Tight fiscal policy by local, state, and federal governments held down economic growth for more than four years, but that restraint finally appears to be over, the latest reading from the Hutchins Center on Fiscal and Monetary Policy’s Fiscal Impact Measure shows.
The Fiscal Impact Measure estimates the effect of federal, state and local spending and taxes on inflation-adjusted growth in the Gross Domestic Product (GDP.) As the chart below illustrates, the Fiscal Impact Measure has three major components: spending by the federal government (dark blue bars), spending by state and local governments (light blue bars), and taxes and transfers at all levels of government combined (green bars).
This quarter’s data reinforce the view that the fiscal headwinds are finally behind us. Local, state, and federal fiscal policy contributed just over two-tenths of a percentage point (0.22 points) to real GDP growth in the second quarter, which came in at an annual rate of 2.3 percent. Overall, fiscal policies have been about neutral (zero) over the past year. Fiscal policy is no longer a source of contraction for the economy, but neither is it a source of strength.
The recovery in state and local spending appears quite modest. Spending fell sharply in 2009 and continued to decline through mid-2013. But state and local governments still appear very cautious about hiring and investment. In the second quarter of this year, spending jumped sharply, but that followed a weak first quarter that was likely affected by weather. Over the past year, the positive contribution of state and local governments to GDP growth has averaged one-tenth of a percentage point, while GDP growth averaged 2.3 percent.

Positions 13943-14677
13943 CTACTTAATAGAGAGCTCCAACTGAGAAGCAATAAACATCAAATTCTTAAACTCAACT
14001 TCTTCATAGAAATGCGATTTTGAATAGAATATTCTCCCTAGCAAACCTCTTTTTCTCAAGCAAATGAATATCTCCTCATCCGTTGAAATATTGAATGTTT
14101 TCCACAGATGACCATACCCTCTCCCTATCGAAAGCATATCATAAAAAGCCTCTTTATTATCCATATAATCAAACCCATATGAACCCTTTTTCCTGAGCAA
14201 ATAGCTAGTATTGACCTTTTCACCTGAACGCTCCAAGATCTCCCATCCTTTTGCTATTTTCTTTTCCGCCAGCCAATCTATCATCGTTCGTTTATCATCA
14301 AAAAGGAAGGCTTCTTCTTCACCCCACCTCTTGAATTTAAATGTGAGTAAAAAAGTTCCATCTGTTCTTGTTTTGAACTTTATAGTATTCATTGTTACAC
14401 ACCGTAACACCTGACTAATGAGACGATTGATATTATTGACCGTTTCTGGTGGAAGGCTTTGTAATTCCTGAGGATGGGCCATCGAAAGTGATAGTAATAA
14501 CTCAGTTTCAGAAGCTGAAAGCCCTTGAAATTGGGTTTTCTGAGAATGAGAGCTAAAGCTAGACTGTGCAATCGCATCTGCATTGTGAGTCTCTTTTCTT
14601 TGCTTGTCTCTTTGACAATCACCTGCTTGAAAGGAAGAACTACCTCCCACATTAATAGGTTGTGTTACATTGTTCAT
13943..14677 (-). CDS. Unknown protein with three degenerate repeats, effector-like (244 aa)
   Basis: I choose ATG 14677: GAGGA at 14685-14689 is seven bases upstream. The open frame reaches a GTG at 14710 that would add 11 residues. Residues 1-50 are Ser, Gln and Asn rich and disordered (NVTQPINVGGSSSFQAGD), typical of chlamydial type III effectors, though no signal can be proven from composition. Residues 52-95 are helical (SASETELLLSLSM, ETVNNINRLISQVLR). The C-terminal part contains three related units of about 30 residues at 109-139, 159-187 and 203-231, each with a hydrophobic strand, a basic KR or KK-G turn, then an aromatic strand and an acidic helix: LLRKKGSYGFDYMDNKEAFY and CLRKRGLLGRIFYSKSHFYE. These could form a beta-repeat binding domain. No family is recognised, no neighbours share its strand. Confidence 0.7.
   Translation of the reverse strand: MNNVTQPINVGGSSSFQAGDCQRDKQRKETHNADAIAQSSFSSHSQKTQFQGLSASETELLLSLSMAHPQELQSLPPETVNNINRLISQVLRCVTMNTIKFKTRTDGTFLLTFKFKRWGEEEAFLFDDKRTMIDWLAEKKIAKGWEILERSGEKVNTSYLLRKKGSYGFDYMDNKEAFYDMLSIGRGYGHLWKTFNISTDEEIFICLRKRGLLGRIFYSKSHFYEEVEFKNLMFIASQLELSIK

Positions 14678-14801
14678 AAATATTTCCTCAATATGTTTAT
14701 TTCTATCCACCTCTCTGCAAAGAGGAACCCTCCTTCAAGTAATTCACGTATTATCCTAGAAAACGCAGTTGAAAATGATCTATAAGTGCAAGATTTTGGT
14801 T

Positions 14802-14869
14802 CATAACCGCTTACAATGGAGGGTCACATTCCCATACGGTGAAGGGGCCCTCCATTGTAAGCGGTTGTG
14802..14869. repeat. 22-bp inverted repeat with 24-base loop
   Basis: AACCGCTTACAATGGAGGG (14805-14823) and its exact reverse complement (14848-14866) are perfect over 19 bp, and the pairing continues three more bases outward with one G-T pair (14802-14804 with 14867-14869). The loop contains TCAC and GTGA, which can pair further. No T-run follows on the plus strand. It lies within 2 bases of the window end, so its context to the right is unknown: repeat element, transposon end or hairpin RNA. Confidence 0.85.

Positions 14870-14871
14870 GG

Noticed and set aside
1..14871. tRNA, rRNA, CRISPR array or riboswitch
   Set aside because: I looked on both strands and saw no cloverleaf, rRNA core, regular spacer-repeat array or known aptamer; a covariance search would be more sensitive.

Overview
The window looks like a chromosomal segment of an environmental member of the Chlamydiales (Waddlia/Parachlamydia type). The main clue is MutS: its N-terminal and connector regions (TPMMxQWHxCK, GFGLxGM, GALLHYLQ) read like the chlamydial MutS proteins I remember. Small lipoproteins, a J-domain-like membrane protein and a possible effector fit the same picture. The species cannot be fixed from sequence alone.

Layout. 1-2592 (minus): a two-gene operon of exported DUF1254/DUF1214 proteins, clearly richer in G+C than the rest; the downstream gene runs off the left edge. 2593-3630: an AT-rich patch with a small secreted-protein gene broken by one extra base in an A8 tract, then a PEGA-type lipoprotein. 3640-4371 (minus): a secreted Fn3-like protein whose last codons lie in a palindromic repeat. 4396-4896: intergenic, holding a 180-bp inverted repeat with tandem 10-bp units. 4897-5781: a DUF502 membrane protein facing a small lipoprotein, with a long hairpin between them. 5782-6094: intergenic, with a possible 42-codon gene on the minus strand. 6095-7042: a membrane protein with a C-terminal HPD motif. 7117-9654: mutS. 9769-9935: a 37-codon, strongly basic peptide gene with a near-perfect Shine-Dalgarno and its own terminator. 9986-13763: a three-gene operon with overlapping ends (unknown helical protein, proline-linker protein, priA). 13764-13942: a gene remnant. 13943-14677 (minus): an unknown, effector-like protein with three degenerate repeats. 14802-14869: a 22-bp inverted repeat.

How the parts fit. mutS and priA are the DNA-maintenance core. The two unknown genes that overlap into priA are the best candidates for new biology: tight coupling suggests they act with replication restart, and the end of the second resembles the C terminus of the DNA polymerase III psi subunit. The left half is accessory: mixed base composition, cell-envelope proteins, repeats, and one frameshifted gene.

Federal spending was also a source of contraction in recent years, reflecting the end of spending increases and tax breaks initiated by President Obama and Congress during the worst of the recession, as well as tight caps on annually appropriated spending and the automatic spending cuts known as sequestration. All told, federal spending lowered real GDP growth by an average of 0.35 percentage points per year between 2011 and 2013. Over the past year, real federal spending has been about unchanged, neither adding to nor subtracting from real GDP growth. Similarly, taxes and transfers at all levels of government have been a roughly neutral factor in recent quarters.
The Hutchins Center’s Fiscal Impact Measure (FIM) is a gauge of the contribution of federal, state, and local fiscal policy to near-term changes in the gross domestic product, the tally of all the goods and services produced in the economy. It includes both the direct effects of government purchases as well as the more indirect effects of government taxes and government transfers. When FIM is positive, the government is contributing to real GDP growth, and when it is negative, it is subtracting from it. For more on what goes into FIM and how it’s calculated, see here. The FIM is updated after each new government estimate of GDP.
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